Anxiety and associated factors among prisoners in North West of Amhara Regional State, Ethiopia

Abel Fekadu Dadi, Berihun Assefa Dachew, Teresa Kisi, Nigussie Yigzaw, Telake Azale

    Research output: Contribution to journalArticlepeer-review

    Abstract

    Background: Mental illnesses are more common among the prison population than the general public. However, little attention is given to mental health service in low and middle income countries in general. The problem is more so for prisoners where the overall health care is poor. Therefore, the aim of this study was to assess the prevalence of anxiety and the associated factors among prisoners of North West Amhara, Ethiopia. 

    Methods: Institutional based cross-sectional study was employed from February to March 2015 by taking a sample of 700 prisoners. Simple random sampling method was employed to select three prisons out of 10 prisons found in the North West Amhara region. Generalized Anxiety Disorder 7-item (GAD-7) scale was used to assess prisoners' anxiety status. The receiver- operator characteristic (ROC) curve was used to determine the cutoffpoint with high sensitivity and specificity. Structured and pretested interviewer administered questionnaire was used for data collection. Data were checked, coded and entered into Epi Info version 7 and analyzed using R version 3.2.0. Bivariable and multivariable logistic regression analyses were carried out to identify factors associated with anxiety. Odds ratio with its 95 % confidence interval was used as a measure of association. Akaike's Information's Criterion (AIC) was used to check model fitness.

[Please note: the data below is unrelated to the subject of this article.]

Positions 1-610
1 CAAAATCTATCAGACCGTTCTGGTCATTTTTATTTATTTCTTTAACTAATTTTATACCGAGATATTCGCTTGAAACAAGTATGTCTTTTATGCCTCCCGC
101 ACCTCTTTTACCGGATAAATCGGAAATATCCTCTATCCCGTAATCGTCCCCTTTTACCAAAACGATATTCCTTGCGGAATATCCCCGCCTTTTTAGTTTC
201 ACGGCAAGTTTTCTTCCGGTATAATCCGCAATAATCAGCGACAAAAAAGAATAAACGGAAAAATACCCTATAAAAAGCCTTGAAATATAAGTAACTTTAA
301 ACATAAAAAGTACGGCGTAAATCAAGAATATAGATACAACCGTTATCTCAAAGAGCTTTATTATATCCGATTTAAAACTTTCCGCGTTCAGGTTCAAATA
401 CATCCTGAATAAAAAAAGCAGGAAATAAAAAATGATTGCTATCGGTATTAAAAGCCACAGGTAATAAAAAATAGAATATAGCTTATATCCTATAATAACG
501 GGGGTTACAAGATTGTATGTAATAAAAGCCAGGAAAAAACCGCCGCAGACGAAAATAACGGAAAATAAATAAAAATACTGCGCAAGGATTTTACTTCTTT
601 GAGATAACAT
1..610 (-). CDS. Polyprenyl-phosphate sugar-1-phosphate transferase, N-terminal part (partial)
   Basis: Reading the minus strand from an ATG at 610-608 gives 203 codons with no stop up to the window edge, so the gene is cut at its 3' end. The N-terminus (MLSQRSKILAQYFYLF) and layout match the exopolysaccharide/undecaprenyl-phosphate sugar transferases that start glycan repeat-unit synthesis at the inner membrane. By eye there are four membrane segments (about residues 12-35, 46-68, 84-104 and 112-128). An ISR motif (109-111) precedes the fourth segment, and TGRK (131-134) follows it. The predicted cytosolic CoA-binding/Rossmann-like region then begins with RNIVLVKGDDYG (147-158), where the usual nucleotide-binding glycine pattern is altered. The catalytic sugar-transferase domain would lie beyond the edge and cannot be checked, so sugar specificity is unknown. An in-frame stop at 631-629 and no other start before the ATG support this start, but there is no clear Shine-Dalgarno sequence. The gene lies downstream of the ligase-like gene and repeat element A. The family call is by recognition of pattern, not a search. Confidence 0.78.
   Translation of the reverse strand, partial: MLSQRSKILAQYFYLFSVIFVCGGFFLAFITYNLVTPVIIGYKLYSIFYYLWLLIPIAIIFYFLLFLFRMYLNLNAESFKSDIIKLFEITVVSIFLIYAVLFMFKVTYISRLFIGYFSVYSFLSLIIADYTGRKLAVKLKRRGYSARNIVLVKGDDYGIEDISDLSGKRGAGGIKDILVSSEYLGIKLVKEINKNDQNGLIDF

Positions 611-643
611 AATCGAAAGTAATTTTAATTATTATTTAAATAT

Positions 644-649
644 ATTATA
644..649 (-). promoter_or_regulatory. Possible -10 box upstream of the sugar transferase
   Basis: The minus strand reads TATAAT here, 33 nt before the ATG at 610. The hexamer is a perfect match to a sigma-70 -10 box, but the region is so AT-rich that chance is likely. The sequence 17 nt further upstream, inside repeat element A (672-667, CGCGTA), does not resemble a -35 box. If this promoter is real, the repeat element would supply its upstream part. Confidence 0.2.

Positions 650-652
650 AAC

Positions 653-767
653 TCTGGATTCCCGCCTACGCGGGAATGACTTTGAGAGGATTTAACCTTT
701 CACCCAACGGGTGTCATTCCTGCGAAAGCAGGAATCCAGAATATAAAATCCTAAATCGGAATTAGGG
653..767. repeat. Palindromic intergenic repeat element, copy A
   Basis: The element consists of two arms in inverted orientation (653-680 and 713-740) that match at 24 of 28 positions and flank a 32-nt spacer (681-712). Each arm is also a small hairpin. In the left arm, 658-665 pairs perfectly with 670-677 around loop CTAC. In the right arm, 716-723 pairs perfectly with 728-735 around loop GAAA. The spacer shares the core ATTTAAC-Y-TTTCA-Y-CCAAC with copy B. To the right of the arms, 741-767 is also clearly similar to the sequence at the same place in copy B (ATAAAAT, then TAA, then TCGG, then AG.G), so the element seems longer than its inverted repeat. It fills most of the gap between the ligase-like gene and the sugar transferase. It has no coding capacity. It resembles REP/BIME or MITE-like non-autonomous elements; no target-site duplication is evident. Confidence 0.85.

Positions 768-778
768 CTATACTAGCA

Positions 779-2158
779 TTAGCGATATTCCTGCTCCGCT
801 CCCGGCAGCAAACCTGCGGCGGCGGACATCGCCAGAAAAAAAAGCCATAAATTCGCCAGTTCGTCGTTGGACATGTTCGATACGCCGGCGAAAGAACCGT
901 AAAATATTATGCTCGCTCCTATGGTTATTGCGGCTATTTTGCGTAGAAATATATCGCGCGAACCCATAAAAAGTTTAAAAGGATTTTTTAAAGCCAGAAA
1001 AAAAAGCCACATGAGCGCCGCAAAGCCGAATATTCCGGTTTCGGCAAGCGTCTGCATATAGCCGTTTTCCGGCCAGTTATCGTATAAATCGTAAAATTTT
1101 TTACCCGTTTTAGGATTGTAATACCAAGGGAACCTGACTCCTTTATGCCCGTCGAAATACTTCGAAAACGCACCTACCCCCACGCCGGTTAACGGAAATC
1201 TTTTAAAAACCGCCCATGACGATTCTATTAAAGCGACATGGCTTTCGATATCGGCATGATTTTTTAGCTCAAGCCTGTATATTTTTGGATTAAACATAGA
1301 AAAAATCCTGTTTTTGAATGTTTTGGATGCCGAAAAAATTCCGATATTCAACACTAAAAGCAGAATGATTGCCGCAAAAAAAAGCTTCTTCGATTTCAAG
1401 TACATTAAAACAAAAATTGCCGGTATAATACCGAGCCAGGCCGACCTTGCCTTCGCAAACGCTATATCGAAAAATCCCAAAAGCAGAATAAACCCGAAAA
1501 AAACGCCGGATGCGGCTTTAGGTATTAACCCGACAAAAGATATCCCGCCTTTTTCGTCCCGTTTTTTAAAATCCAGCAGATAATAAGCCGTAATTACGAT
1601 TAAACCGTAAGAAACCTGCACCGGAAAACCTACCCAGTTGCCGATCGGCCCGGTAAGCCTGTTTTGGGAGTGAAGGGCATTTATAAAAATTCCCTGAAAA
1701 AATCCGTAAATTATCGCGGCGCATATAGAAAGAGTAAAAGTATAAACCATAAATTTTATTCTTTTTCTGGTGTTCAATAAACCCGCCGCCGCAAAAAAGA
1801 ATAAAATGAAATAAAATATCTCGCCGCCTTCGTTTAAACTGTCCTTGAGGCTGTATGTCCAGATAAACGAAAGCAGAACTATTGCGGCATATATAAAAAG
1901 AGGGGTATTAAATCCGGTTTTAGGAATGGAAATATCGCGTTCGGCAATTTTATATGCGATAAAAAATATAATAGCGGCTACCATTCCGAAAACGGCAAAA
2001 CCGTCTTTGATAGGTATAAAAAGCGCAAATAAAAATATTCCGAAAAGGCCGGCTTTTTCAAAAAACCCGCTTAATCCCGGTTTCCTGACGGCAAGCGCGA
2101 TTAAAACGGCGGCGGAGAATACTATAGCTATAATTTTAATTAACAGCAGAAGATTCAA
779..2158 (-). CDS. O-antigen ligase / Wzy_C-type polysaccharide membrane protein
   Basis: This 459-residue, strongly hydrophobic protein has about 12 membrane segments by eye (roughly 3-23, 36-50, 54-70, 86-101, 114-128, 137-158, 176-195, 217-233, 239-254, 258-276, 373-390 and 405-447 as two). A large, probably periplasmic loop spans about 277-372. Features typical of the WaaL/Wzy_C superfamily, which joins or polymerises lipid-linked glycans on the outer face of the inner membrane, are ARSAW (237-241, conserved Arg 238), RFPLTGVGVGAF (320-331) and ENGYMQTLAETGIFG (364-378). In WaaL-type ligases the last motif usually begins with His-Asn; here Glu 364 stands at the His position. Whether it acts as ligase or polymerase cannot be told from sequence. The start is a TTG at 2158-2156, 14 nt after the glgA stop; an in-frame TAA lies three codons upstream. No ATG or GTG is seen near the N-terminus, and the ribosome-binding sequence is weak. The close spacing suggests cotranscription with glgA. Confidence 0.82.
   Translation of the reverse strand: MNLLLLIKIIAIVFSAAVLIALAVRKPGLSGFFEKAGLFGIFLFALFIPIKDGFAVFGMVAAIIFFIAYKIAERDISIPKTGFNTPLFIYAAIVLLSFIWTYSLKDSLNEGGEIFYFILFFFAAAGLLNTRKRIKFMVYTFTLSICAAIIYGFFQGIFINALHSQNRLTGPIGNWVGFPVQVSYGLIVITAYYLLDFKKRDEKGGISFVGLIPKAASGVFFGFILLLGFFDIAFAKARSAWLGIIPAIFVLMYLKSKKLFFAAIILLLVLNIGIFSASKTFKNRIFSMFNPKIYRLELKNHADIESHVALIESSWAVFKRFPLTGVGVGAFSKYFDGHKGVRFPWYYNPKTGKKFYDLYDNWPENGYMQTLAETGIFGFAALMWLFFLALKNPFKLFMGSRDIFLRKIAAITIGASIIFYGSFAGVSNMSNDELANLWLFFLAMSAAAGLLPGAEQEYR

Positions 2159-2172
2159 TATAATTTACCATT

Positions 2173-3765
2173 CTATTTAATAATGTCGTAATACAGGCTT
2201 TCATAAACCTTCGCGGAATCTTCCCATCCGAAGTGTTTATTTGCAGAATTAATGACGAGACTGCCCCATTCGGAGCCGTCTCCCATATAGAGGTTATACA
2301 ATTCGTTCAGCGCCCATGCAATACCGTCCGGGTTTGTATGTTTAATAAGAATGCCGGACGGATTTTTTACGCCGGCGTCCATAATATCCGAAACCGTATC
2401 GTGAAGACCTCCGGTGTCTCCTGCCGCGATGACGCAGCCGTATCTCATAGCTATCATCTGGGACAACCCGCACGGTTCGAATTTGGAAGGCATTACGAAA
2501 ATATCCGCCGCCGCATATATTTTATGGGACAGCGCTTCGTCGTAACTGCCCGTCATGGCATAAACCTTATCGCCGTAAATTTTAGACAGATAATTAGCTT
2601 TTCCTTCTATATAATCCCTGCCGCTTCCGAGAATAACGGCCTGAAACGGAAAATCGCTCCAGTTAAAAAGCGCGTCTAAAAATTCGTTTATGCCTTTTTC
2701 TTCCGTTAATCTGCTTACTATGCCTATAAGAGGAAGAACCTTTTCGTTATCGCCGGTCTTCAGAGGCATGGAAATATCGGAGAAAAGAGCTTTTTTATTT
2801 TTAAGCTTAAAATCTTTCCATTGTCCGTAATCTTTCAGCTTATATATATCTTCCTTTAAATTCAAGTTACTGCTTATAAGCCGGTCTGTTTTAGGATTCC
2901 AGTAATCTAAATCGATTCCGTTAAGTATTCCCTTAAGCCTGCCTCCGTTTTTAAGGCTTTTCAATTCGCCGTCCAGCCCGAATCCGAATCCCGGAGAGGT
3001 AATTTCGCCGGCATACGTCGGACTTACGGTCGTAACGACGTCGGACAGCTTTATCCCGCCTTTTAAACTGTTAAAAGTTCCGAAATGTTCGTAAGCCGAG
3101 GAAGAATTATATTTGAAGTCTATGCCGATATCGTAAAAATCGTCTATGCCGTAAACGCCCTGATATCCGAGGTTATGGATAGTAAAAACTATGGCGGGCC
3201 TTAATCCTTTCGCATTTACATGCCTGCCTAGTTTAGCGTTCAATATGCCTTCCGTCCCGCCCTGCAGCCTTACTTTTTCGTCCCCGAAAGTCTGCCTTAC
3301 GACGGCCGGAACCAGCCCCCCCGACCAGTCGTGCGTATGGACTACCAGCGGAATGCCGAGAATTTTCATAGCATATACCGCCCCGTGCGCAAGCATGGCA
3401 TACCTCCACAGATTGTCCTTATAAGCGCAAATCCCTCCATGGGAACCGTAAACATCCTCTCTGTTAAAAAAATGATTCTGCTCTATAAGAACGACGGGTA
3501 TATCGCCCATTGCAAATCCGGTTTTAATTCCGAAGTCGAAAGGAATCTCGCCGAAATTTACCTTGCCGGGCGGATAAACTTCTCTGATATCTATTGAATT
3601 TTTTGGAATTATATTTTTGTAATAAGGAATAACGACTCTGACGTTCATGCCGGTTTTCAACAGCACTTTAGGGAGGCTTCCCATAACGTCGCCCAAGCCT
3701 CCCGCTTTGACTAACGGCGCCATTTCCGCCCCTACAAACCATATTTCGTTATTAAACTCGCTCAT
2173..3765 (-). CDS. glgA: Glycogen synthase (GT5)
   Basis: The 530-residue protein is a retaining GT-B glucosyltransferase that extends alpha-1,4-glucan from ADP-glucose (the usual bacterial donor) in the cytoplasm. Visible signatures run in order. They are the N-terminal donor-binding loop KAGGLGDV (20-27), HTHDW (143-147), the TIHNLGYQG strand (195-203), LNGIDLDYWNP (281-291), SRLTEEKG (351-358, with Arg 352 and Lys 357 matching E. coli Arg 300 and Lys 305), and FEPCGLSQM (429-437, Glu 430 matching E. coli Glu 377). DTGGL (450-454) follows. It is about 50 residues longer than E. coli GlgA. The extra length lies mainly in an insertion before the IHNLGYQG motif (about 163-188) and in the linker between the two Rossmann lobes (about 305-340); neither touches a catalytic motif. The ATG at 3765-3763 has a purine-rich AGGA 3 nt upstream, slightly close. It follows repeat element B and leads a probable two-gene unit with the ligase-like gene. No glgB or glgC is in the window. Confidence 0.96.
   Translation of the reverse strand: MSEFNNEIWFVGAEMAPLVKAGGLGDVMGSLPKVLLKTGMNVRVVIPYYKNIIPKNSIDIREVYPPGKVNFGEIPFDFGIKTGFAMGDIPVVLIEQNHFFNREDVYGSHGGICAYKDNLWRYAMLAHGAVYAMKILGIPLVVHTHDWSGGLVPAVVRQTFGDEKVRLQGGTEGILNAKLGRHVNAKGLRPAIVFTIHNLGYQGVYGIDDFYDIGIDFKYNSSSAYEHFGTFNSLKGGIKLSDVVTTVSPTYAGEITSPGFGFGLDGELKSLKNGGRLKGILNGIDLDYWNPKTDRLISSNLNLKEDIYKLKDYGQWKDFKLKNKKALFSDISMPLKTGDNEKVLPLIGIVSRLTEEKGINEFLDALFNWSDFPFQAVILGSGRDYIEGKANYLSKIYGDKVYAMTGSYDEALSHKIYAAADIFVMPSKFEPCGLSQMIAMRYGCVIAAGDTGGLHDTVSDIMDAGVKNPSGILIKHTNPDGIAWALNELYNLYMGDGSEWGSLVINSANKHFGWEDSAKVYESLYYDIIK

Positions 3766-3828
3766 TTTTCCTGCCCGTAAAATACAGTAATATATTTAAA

Results: A total of 649 prisoners were included in the analysis making the response rate 92.5 %. The prevalence of Anxiety was found to be 36.1 % (95 % CI: 32.7, 39.9). The odds of Anxiety was 2.49(95 % CI: 1.38, 4.55) times higher among prisoners who used to be unhappy in their life before imprisonment. Moreover, smokers were 2.6 (AOR = 2.6, 95 % CI: 1.08, 6.6) times more likely to have anxiety compared with non smokers. However, the odds of the odds of anxiety was 89% lower among Debre-Tabor prisoners (AOR = 0.11, 95 % CI: 0.06, 0.20) and 57 % lower among Gondar prisoners (AOR = 0.43, 95 % CI: 0.28, 0.67). 

    Conclusion: The prevalence of anxiety is found to be very high among prisoners in North West Ethiopia. Anxiety was associated with current smoking and having had a dissatisfying life. Screening prisoners for common mental disorders and integrated health care is necessary.

    Original languageEnglish
    Article number83
    Pages (from-to)1-6
    Number of pages6
    JournalBMC Psychiatry
    Volume16
    Issue number1
    DOIs
    Publication statusPublished - 2016

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